In the spring of 2014 a professor at Southern Methodist University, with a group of doctoral students from the Annette Caldwell Simmons School of Education & Human Development, conducted a complete program evaluation of Champions of Hope, including content analysis, a set of quantitative surveys and qualitative interviews. Mentors, proteges and parents all participated in the study.
The group from SMU examined how Champions of Hope aligns with best practices for mentoring, as defined by the Elements of Effective Practice for Mentoring (EEPM), a highly authoritative source. There are six operational standards outlined by the EEPM, and according to their published results, Champions of Hope fully meets or exceeds virtually all of the benchmarks described in the EEPM, and even meets some of the extra ‚Äòenhancements.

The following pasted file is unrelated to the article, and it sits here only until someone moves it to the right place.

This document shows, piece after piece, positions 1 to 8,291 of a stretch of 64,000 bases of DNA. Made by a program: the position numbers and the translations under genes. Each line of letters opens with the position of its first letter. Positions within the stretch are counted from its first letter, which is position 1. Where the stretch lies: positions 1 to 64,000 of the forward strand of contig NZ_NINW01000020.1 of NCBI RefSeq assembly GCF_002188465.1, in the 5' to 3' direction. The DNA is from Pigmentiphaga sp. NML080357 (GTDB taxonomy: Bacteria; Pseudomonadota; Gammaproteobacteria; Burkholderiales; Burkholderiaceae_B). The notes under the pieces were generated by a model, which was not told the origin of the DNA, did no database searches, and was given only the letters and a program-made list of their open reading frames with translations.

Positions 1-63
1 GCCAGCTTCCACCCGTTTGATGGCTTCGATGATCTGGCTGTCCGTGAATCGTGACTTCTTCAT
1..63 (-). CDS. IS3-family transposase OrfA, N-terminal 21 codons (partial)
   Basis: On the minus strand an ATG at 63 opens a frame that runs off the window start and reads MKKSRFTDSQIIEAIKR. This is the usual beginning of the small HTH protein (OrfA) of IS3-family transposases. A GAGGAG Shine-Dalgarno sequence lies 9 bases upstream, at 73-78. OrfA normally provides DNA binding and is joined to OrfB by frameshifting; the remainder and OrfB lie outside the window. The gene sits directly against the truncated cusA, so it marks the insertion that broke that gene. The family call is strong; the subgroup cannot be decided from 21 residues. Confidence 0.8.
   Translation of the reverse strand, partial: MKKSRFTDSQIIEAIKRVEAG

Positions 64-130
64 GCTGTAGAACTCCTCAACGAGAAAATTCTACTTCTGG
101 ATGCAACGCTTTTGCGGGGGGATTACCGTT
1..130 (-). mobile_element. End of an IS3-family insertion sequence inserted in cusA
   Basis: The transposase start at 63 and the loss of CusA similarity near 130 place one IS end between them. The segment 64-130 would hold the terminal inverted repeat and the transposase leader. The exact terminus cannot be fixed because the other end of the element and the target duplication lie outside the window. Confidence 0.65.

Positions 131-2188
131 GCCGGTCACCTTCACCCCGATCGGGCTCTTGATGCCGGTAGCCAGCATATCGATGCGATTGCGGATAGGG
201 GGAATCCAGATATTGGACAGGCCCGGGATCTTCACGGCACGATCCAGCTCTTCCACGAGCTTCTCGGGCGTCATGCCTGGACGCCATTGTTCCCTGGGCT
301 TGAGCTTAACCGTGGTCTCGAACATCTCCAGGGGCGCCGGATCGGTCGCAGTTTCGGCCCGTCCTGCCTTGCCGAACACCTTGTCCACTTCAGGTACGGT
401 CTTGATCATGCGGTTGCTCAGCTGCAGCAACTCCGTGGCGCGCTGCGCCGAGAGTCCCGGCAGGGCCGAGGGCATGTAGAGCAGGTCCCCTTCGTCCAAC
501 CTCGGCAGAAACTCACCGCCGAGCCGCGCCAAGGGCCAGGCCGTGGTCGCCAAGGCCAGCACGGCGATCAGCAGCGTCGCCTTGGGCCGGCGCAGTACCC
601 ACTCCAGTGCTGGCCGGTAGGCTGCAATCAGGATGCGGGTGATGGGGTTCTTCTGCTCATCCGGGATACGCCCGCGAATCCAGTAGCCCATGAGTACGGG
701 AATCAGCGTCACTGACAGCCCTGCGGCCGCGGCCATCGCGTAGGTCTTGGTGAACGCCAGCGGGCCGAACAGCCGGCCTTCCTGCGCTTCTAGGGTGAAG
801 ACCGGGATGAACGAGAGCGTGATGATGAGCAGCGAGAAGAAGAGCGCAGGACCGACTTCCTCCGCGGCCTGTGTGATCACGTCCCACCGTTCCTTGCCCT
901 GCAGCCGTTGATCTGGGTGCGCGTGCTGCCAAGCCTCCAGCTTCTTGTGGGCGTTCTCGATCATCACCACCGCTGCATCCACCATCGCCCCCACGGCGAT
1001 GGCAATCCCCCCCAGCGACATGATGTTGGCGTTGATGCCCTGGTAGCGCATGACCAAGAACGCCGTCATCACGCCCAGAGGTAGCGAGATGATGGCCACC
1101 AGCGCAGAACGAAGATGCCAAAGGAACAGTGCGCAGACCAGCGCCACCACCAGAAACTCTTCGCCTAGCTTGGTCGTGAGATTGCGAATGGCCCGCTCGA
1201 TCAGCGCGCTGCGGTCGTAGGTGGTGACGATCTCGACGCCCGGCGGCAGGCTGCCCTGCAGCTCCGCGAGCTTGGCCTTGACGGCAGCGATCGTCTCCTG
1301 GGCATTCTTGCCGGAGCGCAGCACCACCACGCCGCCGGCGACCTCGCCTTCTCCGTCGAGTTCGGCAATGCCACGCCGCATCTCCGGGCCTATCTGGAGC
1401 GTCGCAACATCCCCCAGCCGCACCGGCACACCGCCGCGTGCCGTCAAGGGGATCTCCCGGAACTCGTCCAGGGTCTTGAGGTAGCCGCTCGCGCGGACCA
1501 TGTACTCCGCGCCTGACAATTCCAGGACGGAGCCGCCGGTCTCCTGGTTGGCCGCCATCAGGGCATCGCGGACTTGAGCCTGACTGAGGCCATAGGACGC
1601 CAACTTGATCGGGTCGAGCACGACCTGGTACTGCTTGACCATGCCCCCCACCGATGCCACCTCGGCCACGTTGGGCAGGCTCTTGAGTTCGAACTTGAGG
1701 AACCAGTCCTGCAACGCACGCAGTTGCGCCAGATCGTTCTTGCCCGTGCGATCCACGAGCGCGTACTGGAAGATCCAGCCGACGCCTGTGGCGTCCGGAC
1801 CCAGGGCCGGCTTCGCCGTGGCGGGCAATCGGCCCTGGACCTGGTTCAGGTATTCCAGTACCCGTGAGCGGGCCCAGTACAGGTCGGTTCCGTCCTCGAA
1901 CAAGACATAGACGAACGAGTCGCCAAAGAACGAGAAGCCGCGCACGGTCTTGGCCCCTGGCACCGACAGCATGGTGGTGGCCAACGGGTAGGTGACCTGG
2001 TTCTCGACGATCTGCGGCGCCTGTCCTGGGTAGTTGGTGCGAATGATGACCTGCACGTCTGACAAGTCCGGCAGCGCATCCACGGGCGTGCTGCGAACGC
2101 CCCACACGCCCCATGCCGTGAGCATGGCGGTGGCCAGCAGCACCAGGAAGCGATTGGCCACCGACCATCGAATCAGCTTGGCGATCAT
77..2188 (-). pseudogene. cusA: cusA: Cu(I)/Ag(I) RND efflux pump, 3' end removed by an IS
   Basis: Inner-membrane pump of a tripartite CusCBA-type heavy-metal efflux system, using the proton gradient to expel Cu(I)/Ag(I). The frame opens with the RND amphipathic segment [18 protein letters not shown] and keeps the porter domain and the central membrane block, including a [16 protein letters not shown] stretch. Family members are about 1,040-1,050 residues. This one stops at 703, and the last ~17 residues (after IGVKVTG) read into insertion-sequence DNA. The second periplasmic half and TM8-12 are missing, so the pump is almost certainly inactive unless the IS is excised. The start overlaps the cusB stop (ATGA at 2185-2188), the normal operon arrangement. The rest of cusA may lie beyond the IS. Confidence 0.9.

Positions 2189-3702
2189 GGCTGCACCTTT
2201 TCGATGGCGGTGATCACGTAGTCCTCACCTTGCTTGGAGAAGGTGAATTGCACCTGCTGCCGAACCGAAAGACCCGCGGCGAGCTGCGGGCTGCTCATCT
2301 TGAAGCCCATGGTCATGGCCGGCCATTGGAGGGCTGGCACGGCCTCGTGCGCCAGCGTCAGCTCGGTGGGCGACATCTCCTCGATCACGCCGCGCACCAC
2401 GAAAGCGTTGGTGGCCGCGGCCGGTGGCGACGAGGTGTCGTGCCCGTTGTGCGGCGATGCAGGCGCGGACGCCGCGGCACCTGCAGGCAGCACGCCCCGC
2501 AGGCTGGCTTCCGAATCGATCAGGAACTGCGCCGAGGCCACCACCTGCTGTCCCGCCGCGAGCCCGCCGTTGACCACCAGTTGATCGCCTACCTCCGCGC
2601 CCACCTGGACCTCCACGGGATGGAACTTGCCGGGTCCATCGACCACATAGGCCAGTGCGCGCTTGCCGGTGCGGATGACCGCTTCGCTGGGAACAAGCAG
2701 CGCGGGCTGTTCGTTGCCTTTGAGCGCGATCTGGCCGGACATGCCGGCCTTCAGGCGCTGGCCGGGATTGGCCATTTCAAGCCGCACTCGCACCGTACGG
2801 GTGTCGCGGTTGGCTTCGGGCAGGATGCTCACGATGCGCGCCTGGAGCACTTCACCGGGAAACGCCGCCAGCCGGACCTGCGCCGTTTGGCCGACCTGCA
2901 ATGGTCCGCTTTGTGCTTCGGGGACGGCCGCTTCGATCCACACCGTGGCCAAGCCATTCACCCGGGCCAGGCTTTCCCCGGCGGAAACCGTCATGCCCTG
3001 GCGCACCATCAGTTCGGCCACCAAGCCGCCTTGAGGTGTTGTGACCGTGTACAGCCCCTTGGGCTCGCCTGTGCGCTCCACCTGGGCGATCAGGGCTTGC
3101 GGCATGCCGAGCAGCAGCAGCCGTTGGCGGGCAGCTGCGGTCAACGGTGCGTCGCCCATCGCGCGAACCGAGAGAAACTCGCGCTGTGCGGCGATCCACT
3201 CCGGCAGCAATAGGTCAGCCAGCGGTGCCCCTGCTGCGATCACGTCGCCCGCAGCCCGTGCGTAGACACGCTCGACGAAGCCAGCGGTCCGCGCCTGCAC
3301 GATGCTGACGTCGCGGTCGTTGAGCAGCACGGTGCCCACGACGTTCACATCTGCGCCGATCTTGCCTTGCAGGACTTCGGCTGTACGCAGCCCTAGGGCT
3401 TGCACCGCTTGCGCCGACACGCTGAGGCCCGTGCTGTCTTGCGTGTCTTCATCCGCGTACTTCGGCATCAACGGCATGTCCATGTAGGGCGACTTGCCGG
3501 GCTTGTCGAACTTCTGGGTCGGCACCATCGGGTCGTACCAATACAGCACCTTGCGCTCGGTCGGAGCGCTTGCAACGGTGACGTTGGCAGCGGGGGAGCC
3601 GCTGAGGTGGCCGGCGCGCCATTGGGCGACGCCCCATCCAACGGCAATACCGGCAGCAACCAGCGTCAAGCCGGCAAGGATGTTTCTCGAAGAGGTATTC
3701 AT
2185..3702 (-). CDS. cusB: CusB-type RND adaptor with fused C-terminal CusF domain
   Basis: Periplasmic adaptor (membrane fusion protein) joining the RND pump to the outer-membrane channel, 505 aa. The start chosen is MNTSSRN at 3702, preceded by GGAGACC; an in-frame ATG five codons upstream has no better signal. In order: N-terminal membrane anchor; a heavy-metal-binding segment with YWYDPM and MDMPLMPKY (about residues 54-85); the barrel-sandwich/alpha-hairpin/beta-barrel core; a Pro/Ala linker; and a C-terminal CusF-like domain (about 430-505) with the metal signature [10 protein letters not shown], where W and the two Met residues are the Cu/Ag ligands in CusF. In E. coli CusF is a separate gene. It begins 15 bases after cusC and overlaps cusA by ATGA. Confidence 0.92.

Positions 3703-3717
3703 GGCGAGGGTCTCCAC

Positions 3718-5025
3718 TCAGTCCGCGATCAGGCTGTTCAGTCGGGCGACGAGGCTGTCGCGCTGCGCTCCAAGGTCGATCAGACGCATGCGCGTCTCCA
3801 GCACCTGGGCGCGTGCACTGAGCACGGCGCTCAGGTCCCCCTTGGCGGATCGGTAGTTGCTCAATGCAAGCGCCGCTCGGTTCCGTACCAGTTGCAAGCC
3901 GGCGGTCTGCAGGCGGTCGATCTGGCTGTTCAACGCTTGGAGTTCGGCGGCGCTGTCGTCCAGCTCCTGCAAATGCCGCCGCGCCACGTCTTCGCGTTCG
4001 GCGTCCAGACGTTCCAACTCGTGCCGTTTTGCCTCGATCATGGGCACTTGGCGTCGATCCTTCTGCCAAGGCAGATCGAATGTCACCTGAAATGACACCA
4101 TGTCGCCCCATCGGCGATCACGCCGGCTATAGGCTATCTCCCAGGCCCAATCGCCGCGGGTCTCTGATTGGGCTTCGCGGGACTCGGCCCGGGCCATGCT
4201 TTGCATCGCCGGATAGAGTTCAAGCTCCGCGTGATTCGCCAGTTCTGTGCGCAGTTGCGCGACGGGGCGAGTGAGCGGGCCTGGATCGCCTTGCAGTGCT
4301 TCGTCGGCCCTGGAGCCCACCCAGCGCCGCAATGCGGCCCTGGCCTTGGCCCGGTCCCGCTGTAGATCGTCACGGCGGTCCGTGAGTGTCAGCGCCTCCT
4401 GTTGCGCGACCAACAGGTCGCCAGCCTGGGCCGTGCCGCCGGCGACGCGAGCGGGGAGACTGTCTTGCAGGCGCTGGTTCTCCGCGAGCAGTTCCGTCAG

The report affirmed the work of Champions of Hope around the 5S s (Salvation, School, Sexual Purity, Story and Service). All groups reported a positive experience with Champions of Hope and all three groups agreed mentors are providing proteges with faith-based guidance aligned with the 5S s. Here are a few highlights:
–100% of parents strongly agreed 1) they are glad their child has a mentor and 2) their child enjoys spending time with his mentor.
–One protege said I already have brothers, but he is like an extra older brother that I care more about.
–One mentor said I try to reinforce what she hears at Champions of Hope events, like the camping trip [retreat] and other events. I follow up with her and reinforce those messages. We are starting to read from the children s storybook Bible.
I am very pleased to present you with the final document here. We hope you will find these findings very encouraging of the great impact Champions of Hope has on the South Dallas community.